is a writer and publicist at Anstruther Press
Illness doesn’t end when you leave the doctor’s office. Affliction is carried, and pain is, as Shane Neilson writes, “a concerto in your back pocket.” As a writer with bipolar disorder and chronic pain, I’ve often felt utterly lost, blinded by . For many, the fundamental question of medicine is not how to be fixed (for it’s often not possible), but how to live one’s life, broken. Physician and pain researcher ’s trilogy of poetry collections from Porcupine’s Quill leads by example.
“Practitioners, be they health care professionals to begin with or not, must be prepared to offer the self as a therapeutic instrument," (p. 215) writes Charon in . Neilson, with one foot perpetually planted in medical practice and the other in love, unflinchingly offers himself to his readers ...continue reading
is a CMAJ Associate Editor and a professor of primary care in Northern Ireland, UK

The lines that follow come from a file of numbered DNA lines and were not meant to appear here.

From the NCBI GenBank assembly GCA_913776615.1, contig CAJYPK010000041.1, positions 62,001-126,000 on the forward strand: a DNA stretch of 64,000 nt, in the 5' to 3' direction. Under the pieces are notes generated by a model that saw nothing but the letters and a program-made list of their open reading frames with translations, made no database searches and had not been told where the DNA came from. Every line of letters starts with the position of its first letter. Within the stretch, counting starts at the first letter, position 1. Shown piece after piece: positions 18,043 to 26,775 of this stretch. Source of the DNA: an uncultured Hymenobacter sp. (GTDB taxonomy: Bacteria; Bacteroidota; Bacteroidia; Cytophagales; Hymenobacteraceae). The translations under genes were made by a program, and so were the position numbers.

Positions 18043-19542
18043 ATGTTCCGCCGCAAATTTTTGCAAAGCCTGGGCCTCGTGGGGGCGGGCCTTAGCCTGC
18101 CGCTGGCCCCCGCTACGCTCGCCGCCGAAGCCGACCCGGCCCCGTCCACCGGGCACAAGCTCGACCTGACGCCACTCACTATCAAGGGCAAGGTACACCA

They found the body. A . Dr Rose Polge left her hospital shift two months previously and had not been seen since. Her car was found parked by the sea.
A young doctor took her own life. I wanted to write about it at the time but it was difficult to find the words. It seemed to me a tragedy, a great loss of a young life full of potential. But, these words cannot capture quite what I felt. Where have we gone wrong?
It brought me back. I remembered my first year after qualification. It was brutal; a shock. Suddenly I felt I carried all the responsibility. I saw seriously ill patients in the middle of the night and had to make critical decisions. It was a small hospital. I was the cardiac arrest team. The tiredness was unrelenting, the gnawing anxiety continuous. ...continue reading